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    Snowicane or Not?

    February 26, 2010; 12:06 PM ET
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    Was the Snowicanetm a true hurricane? Certainly not, by the book. The physical structure was completely different. However...

    The powerful storm in the Northeast that arrived quietly Thursday roared into action as forecast and feared by AccuWeather.com meteorologists.

    Our concern was that the storm might be taken too lightly by the public if we stuck to the norm of calling the system a nor'easter, snowstorm, or even a blizzard.

    We were not only worried about immobilizing snow, but many other severe aspects of the storm. These ranged from high winds, downed trees and power lines, torrential rain and coastal flooding.

    Gusts at official, low-elevation observation sites well away from the coast in New England reached 68 mph, just shy of hurricane force (74 mph). Gusts of 67 mph were recorded at two official stations over the interior mid-Atlantic states. A gust of 90 mph was recorded at Isle of Shoals Lighthouse just off the coast of New Hampshire.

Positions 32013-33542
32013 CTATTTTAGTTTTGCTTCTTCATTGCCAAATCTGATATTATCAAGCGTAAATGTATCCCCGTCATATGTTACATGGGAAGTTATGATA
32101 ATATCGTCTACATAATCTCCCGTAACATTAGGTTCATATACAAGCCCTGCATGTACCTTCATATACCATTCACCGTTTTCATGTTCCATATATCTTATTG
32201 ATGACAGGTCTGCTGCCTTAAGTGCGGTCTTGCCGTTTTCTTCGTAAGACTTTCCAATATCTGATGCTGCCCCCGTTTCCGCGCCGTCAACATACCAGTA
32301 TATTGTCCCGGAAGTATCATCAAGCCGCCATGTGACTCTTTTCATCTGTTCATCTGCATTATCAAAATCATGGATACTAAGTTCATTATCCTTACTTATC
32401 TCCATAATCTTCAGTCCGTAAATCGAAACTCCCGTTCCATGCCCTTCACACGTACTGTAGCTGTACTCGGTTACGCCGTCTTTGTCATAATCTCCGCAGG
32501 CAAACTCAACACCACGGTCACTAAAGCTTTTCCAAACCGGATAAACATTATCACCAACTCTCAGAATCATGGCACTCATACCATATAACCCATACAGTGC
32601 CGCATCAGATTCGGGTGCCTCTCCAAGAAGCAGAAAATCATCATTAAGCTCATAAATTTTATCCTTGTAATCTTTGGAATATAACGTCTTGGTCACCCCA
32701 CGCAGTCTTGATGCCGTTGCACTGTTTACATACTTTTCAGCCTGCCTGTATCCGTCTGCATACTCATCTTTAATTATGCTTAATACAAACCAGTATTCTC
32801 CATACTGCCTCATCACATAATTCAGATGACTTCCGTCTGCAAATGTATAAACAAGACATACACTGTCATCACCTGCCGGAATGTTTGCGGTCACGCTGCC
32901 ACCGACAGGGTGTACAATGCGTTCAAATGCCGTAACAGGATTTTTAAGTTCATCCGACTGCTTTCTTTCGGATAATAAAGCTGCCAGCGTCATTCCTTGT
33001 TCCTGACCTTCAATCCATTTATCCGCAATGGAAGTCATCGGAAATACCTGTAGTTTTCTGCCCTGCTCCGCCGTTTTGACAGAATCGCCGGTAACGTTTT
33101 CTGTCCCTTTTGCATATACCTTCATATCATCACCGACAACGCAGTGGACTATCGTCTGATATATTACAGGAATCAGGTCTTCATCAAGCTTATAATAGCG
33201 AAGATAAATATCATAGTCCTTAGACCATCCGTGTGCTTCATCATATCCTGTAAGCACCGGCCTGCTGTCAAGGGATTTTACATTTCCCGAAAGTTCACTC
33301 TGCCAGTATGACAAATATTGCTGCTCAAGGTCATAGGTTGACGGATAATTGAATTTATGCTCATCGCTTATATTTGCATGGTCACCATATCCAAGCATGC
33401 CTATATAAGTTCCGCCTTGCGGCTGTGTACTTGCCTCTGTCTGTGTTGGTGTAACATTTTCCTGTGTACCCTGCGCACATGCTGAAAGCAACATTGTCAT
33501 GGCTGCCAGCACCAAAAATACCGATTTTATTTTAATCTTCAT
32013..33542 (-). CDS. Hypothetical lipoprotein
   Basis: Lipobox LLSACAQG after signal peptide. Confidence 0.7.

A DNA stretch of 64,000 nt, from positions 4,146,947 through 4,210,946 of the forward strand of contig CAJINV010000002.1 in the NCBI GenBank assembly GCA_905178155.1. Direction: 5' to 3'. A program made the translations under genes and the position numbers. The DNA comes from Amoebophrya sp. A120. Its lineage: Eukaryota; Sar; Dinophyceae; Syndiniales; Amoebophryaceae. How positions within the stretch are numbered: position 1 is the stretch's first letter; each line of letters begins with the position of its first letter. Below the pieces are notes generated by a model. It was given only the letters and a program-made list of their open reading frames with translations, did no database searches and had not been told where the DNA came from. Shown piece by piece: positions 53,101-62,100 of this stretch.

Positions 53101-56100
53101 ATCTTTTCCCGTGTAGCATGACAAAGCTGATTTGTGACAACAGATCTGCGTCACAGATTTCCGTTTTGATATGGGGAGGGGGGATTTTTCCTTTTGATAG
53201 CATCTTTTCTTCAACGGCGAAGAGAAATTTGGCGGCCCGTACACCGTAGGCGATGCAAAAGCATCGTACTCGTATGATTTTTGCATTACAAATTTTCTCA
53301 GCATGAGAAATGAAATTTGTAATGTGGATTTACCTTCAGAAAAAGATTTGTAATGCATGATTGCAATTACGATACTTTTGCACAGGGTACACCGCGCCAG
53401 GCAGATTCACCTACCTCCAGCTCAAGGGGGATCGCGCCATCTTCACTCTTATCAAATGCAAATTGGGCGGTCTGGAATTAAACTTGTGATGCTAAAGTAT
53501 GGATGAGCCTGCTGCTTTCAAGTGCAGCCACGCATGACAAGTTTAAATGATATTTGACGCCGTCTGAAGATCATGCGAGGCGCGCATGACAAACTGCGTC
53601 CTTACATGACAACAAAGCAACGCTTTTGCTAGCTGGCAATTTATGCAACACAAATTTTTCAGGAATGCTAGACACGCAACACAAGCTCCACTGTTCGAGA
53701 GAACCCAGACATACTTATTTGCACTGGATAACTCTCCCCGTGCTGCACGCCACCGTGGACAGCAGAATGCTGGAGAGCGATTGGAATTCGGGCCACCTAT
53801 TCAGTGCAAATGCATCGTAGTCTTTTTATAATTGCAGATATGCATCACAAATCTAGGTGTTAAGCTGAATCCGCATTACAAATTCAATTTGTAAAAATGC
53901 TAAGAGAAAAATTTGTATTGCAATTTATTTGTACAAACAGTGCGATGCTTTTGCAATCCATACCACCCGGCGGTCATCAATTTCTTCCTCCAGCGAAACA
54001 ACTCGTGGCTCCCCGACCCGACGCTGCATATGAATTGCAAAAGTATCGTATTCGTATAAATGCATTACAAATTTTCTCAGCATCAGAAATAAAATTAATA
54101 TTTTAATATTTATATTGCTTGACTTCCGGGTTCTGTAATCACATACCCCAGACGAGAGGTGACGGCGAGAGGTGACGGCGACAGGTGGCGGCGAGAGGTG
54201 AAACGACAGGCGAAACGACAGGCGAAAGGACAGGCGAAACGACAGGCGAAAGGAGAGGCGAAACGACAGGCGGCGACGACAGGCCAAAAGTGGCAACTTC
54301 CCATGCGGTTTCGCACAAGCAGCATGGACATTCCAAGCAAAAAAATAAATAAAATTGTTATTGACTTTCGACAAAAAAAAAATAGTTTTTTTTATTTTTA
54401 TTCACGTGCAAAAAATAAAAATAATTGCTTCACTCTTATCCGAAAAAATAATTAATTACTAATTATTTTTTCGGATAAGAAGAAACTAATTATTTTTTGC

The central pressure with this storm was as low as 28.64 inches of mercury and was as low as a Category 2 hurricane.

    Winds from the storm blew the rain and snow horizontally in some areas.

    Onshore winds produced a storm surge of 3 feet along the Massachusetts coast.

    The storm tracked northwestward from the Atlantic Ocean and made landfall in the Long Island and Connecticut areas.

    So what else would you call a storm that behaves and has impacts like a hurricane in winter? You can decide for yourself if we made the right call or not.

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